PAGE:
Mutual Fund Dealers Association Considers Rule Change
On January 23, 2009, the Mutual Fund Dealers Association (the “MFDA”) issued bulletin #0354-P seeking comment regarding potential rule changes which would extend suitability obligations and know your client requirements to dealings in principle protected notes (“PPNs”). PPNs are defined in the bulletin as investment products offering potential returns based on the performance of an underlying investment and a guarantee that the investor will receive, on maturity, not less than the principle amount invested.
The bulletin was the result of a request from the Canadian Securities Administrators (the “CSA”) that the MFDA take appropriate action to ensure that KYC and suitability obligations apply to all dealings in PPNs by Approved Persons of its Members. The CSA confirmed that it expected the MFDA to enforce KYC and suitability obligations, irrespective of whether PPNs fell within the definition of “security” in all jurisdictions. The CSA had previously issued CSA Notice 46-303, which addressed KYC and suitability obligations in relation to PPNs.
British Columbia Court of Appeal Reduces Thow Penalty
On February 12, 2009 the British Columbia Court of Appeal allowed an appeal from a decision of the British Columbia Securities Commission (the “Commission”) and reduced an administrative penalty against Ian Thow from $6 million to $250,000. Mr. Thow had been a licensed mutual fund salesperson. In a previous decision of the Commission (2007 BCSECCOM627), it found that between January 2003 and May 2005 Mr. Thow had misappropriated a total of $8.7 million provided to him by clients for investment on their behalf.
In a subsequent decision (2007 BCSECCOM758), the Commission commented:
“This case represents one of the most callous and audacious frauds this province has seen. Thow preyed on his clients by offering them non-existent securities and instead using the funds to support his lavish lifestyle. He took their money and betrayed their trust. He has left a trail of financial devastation and heartbreak.”
The Commission made a number of orders to prohibit Mr. Thow from participating in the securities industry and imposed the $6 million administrative penalty mentioned above.
The British Columbia Court of Appeal considered the statutory regime and noted that the relevant provisions of the Securities Act (the “Act”) at the time of Thow’s contravention provided for an administrative penalty of not more than $250,000. Amendments which were enacted after the contravention of the Act but before the hearing provided for administrative penalties which did not exceed $1 million.
The British Columbia Court of Appeal reviewed the law relating to the retroactive or retrospective application of penalties. Previous cases had drawn distinctions between penalties, imposed in order to punish prior conduct, and sanctions (such as disqualification) which would protect the public from further misconduct by an individual who poses a particular risk.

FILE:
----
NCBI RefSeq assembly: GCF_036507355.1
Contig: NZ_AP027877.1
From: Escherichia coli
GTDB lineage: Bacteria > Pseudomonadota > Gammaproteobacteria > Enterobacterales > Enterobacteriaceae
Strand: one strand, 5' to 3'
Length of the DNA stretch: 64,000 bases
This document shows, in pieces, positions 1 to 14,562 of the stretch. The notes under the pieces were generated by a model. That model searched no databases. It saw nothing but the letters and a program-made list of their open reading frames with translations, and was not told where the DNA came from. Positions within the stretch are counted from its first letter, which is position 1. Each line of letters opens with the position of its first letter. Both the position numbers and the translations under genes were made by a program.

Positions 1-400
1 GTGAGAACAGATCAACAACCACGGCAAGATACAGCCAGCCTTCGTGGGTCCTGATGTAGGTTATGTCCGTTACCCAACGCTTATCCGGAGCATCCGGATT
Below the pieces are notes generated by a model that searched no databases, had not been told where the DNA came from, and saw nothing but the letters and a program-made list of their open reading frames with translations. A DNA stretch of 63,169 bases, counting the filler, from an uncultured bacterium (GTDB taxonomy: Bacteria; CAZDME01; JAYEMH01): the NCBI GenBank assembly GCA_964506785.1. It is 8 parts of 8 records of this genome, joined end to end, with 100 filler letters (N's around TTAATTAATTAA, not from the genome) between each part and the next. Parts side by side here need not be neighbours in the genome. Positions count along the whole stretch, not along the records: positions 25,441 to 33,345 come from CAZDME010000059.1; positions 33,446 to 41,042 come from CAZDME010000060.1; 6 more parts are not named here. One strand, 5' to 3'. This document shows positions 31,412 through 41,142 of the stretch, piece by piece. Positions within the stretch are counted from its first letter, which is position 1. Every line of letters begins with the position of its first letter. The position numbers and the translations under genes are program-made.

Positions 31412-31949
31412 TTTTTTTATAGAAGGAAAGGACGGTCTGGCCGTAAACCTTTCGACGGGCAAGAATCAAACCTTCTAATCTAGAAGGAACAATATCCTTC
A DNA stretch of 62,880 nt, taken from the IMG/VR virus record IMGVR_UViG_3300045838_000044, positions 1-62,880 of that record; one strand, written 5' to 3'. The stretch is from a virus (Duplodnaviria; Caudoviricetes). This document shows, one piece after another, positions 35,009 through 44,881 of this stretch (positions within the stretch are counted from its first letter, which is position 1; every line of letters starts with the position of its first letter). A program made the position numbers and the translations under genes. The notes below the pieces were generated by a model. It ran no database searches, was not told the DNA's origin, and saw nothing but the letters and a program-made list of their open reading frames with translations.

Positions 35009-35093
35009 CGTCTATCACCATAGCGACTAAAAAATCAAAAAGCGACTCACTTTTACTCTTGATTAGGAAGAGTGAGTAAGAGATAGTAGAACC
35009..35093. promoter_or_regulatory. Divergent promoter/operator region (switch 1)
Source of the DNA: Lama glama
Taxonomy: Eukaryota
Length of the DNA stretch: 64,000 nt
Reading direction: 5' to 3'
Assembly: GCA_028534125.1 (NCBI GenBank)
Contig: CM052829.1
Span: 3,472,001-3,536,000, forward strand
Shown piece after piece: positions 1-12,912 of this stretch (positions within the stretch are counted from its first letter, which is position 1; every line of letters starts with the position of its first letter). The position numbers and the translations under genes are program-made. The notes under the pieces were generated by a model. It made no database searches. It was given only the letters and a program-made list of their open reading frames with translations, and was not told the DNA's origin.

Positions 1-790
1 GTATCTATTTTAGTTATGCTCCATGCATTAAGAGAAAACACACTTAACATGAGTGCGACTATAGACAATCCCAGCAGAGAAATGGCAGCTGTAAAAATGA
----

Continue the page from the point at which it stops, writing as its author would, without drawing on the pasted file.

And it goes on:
The British Columbia Court of Appeal found that the Commission had erred by taking an overly narrow view of whether the $6 million administrative penalty was “punitive”. Although the penalty might not have been imposed as a punishment for Mr. Thow’s moral failings, it was designed to penalize Mr. Thow and to deter others from similar conduct. The measure went beyond merely preventing future misconduct.
Ontario Securities Commission Issues Decision in Norshield Asset Management Case
On February 3, 2009, the Ontario Securities Commission (the “Commission”) issued a decision dismissing an application by respondents seeking a stay of the proceeding against them on the basis of an alleged reasonable apprehension of bias.
The reasonable apprehension of bias allegedly arose after the CBC news program “Saturday Night” ran a segment entitled “Who Is Guarding Your Money”. In the course of that program a video clip was included in which Commission Chair David Wilson, referring to cases such as Norshield, noted that there is no “litmus test for honesty or dishonesty”. The respondents alleged that this statement amounted to an expression of opinion that the problem with Norshield was caused by the dishonesty of the individuals involved. Since the respondents were identified as the individuals who ran Norshield, this suggested a pre-determination of their dishonesty. It was alleged that the reasonable apprehension of bias extended to the panel assigned to the substantive proceeding relating to the alleged wrongdoing, as well as to other members of the Commission. It was submitted that although the Chair was not a member of the relevant hearing panel, a reasonable person informed of the facts would conclude that the views of the Chair are shared by the other members of the Commission.
The Commission ruled that the appropriate test to determine whether there was a reasonable apprehension of bias should be based on the standard of a reasonable person, informed of all the relevant circumstances. It reviewed the statutory and practical framework for proceedings before it and focused on the independence of panel members and the multi-functional roles of Commission members. It found that a person properly informed of those circumstances would not reasonably conclude that the comments of the Commission Chair suggested bias on the part of members of the hearing panel.